Greeley Ponds

Greeley Ponds [WMNF]

This trail was severely damaged as a result of Tropical Storm Irene in 2011. It was partially rerouted and extensively rebuilt by the White Mountain National Forest, including the installation of a new bridge across the Mad River, which replaces the washed out Knight’s Bridge. It was reopened in late 2014. Both ends of the trail remain in their original locations, but a portion in the middle of the trail follows a new route, designed to minimize the possibility of damage in future storms.

This is an EASY trail used primarily to access several other hiking trails and upper Greeley Pond [2200 ft.], the source of the Mad River.

The trail begins off of the Livermore Road about 10 minutes from the Depot parking lot. It starts as an old logging road cobbled with small rocks, comes alongside the Mad River [20 minutes], on the right, and continues parallel with the river past the Goodrich Rock Trail on the left [30 min.]. Shortly after this, the new routing takes it uphill on the grade of what was formerly the Timber Camp Trail. The Timber Camp Trail diverges from the Greeley Ponds trail on the left after you have ascended. The Greeley Ponds trail continues, and descends back down to the level of the Mad River, which it crosses on a new bridge.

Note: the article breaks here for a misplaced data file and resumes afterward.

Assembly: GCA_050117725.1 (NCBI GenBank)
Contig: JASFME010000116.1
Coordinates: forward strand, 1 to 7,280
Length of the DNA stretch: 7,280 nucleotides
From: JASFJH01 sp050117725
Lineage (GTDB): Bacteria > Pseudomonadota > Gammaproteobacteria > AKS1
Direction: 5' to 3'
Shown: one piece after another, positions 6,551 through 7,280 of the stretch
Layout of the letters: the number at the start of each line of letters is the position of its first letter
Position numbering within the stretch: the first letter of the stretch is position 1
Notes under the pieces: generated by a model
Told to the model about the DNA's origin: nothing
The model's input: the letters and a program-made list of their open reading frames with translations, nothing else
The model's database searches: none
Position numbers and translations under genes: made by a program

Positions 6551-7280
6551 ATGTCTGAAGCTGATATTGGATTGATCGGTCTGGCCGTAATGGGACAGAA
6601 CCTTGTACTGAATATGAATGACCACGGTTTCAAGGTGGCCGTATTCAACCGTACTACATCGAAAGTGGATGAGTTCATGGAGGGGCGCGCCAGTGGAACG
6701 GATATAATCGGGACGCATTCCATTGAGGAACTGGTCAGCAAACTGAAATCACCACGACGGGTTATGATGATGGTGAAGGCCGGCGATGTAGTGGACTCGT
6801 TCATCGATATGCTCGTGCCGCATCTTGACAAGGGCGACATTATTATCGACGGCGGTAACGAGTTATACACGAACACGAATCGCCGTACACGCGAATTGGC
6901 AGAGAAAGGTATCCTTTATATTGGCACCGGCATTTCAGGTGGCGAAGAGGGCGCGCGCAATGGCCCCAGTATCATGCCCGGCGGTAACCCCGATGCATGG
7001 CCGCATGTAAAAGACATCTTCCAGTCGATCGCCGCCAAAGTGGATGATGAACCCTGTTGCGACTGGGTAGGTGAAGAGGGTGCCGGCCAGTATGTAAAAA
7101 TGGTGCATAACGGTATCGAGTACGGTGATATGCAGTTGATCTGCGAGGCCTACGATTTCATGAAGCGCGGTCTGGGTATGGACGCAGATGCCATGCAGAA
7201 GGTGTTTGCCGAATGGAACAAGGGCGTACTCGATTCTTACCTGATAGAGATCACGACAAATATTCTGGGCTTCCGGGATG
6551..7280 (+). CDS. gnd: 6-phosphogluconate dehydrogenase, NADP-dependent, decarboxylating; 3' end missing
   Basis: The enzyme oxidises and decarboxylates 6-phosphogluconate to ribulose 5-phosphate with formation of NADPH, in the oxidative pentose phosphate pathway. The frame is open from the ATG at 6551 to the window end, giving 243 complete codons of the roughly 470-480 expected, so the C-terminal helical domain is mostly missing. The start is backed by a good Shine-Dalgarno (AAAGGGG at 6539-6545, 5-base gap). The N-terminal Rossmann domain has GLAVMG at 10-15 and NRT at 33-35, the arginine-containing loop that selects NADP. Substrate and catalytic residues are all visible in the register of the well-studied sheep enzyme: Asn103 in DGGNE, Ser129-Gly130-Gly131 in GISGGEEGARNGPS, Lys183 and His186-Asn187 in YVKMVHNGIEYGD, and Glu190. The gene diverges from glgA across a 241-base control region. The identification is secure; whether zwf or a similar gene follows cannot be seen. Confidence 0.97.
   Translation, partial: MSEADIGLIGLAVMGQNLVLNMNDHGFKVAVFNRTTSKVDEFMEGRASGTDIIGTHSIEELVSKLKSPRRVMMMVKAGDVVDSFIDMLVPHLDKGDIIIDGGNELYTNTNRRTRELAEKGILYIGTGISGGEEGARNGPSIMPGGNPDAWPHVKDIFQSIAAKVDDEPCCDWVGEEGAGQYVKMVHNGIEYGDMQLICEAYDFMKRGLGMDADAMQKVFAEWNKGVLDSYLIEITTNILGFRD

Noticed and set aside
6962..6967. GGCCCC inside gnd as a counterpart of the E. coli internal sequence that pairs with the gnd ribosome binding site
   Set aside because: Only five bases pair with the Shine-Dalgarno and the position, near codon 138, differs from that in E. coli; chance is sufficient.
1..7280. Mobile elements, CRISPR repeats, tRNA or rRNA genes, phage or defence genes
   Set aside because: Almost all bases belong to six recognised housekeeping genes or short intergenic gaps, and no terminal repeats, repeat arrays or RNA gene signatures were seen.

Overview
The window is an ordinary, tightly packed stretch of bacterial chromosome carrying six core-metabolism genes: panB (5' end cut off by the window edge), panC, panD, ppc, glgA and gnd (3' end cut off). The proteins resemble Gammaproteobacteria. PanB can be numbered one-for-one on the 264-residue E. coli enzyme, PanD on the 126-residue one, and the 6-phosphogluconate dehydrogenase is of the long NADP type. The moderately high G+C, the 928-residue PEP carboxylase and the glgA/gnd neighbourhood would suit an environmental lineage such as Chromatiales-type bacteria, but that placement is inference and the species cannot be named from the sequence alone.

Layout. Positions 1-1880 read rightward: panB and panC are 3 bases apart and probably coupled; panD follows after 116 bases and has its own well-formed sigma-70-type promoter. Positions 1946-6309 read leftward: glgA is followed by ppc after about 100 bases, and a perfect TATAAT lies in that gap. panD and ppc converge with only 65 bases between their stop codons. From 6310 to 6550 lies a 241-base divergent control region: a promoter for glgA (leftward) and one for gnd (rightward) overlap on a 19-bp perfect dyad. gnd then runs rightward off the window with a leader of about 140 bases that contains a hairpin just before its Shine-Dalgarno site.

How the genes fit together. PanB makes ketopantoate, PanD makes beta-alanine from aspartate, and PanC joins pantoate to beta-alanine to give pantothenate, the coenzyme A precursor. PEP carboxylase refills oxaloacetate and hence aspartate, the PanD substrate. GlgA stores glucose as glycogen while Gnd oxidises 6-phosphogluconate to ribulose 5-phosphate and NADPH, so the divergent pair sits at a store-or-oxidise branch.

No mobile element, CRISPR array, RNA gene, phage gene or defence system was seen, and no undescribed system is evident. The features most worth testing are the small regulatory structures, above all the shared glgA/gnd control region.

For the rest of the distance to the ponds, the trail stays close to the diminishing river as it ascends the Mad River Notch. There are 6 wooden planked footbridges over rills and run-offs adding to the river; and then the trail descends some log steps and crosses the river [difficult in high water], at a point where a X-C ski trail continues straight ahead [blazed blue]. The hiking trail enters the Greeley Ponds Scenic Area on the other side of the river, and is wet in several places as it passes to the left of the lower pond. Stay left as the trail forks and begins to ascend gradually to the upper pond. At the north end of the upper pond a spur path on the right leads down to a small beach. The section of the trail from the upper pond down to the Kancamagus Highway crosses several small brooks and descends gradually. It’s often used as an EASY ascent to the beach.